--- Post Merged, Jan 11, 2018 ---
    Just get MFi certified Lightning cables. Amazonbasic cables are fairly afforded and are certified from Apple. While they feel a little cheap the only failures I've had with them have been my fault. I have yet to wear the cable out like I do with Apples own cables.
     
  15. NoBoMac macrumors 65816

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    Jul 1, 2014
    #15
    The Anker brand of cables deliver the same power-load over all their lengths, and they are cheaper than anything Apple sells. Sold on Amazon. Hear good things about Monoprice. I also use Amazon Basics and have been happy with them.

    That said, I have a 6ft cable from some no-name company and it too can charge my phone quickly on a 12w 2.4A charger (about 1:20 for 0-100%).
     
  16. novetan thread starter macrumors 6502

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    Sep 3, 2010
    #16

    To extend the topic, will fast charger damage the battery? I read some articles and appears there are 2 camps. May not hv read enough. I hv asked Apple this q an its obvious their answer is No.

    I believed Apple has a fast charger which is 29W as against the stock socket which is abt 5W. Whats your opinion if I get a charger higher than 29W . Not sure whether is it available though. Sorry am not tech savvy.
     
  17. cynics macrumors G4

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    Jan 8, 2012
    #17
    The internal circuitry prevents over current. So it will only use so much power as it needs without damaging itself.

    Technically speaking, heating a battery up isn't great for it and sometimes high wattage chargers will do that. Effect on battery health would probably be negligible though.

    Personally I wouldn't worry to much about it. Just avoid doing dumb stuff like using frayed and burnt cables and junky chargers.
     
  18. Relentless Power, Jan 12, 2018
    Last edited: Jan 12, 2018

    Relentless Power macrumors Core

    Relentless Power

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    #18
    Just want to add, that it's important to make sure that any offbrand of cable used for any iOS device is MFI certified. If it's not, they can be problematic In providing inconsistency with charging.
     
  19. NoBoMac macrumors 65816

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    #19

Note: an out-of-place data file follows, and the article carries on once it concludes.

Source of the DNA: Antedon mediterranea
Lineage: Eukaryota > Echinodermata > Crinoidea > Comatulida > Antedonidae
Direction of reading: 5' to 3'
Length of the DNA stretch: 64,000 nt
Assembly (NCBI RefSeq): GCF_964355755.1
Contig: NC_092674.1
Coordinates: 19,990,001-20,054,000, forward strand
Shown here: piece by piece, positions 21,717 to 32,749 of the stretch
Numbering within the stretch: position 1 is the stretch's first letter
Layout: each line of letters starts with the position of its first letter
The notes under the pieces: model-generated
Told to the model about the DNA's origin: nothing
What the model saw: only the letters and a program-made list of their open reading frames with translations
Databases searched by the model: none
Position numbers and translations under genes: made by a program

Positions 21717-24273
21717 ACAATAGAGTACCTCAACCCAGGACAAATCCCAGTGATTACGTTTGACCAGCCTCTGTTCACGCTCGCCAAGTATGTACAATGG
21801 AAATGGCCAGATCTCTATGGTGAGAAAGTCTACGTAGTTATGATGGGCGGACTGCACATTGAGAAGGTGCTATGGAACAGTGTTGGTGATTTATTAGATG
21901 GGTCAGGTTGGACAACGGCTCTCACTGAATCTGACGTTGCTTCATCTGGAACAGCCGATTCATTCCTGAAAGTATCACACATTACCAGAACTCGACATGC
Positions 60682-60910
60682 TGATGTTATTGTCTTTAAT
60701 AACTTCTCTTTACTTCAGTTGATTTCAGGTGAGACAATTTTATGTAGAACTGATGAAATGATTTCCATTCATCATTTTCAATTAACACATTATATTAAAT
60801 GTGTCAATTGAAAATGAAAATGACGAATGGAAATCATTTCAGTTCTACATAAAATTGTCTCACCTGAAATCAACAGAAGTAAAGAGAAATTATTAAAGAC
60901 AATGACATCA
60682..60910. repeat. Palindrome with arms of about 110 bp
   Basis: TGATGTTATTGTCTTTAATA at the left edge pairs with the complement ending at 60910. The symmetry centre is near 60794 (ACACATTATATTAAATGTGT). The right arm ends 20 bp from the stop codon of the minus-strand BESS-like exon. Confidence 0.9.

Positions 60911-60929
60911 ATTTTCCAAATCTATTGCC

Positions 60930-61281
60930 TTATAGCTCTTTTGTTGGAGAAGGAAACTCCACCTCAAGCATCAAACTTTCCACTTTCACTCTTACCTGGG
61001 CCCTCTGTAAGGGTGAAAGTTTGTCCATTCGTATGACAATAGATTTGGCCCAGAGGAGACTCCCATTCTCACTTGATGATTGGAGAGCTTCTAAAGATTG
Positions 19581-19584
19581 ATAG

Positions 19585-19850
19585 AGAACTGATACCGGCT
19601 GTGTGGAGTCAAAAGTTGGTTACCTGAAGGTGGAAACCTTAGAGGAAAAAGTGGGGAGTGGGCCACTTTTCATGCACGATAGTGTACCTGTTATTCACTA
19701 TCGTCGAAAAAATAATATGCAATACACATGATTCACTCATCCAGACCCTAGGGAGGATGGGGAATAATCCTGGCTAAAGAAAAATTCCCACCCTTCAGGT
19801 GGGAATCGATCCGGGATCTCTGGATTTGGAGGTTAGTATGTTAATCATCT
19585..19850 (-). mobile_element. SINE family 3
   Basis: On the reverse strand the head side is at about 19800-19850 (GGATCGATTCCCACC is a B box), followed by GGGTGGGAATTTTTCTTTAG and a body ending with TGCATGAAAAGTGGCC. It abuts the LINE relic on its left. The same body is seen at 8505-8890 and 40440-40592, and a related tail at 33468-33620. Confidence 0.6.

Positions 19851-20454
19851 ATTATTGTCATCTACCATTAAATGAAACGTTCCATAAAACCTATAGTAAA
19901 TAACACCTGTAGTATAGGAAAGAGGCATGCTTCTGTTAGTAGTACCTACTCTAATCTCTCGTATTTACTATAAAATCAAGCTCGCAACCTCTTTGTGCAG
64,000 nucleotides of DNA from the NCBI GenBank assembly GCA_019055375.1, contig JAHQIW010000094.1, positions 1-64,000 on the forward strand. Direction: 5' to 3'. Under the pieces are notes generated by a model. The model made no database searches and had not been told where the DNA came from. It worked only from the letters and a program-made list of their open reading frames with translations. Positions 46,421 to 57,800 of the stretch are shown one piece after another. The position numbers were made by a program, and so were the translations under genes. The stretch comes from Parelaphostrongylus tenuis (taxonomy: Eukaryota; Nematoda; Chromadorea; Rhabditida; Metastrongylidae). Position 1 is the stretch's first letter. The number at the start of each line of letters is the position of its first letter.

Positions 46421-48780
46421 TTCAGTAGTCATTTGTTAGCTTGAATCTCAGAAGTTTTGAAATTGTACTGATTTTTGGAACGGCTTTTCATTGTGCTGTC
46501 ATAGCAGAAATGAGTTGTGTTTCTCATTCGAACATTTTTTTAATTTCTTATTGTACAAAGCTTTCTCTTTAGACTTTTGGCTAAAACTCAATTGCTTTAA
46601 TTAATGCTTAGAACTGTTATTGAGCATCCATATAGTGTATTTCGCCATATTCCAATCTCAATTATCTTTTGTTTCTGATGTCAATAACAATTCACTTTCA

This.

    When I said "no name" t was some brand other than the usual suspects, but, was labeled as MFi and bought from reputable store (Home Depot).
     
  20. HallStevenson macrumors 6502a

    HallStevenson

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    #20
    "Research" isn't really necessary - it's physics. Voltage drops occur over distances. The thinner the wire, the more it drops.
     
  21. Saskat macrumors member

    Saskat

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    Mar 27, 2017
    #21
    In theory, yes. But the difference should be neglectable unless there is something else going on. Copper has very low resistance.
     
  22. IHelpId10t5 macrumors 6502

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    Nov 28, 2014
    #22
    For all of our education, I would like to hear from an actual electrical engineer about this because your physics understanding is different than mine. My limited electrical knowledge tells me that DC voltage only drops over great distances (which is why the future of the distance power grid will likely involve cross-country DC high-voltage transmission lines). And, if a cable that is being used over only a few feet has enough resistance to cause a charging difference, then this would generate heat that could be really dangerous and cause a fire.

    Therefore, I guess what I am saying is that with a quality cable (with a suitable conductor size and quality), I can't imgaine that a few feet can make any difference at all. However, with a cheap cable, anything is possible including cable heating or even damage to the device due to inferrior circutry.
     
  23. adamhenry macrumors 65816

    adamhenry

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    #23
    Blog discussing this subject.
    As the above article discusses, the wiring does have a resistance that affects charging rate. You can check the resistance yourself using this resistance calculator. The trick is finding the size of the wiring used in a cable.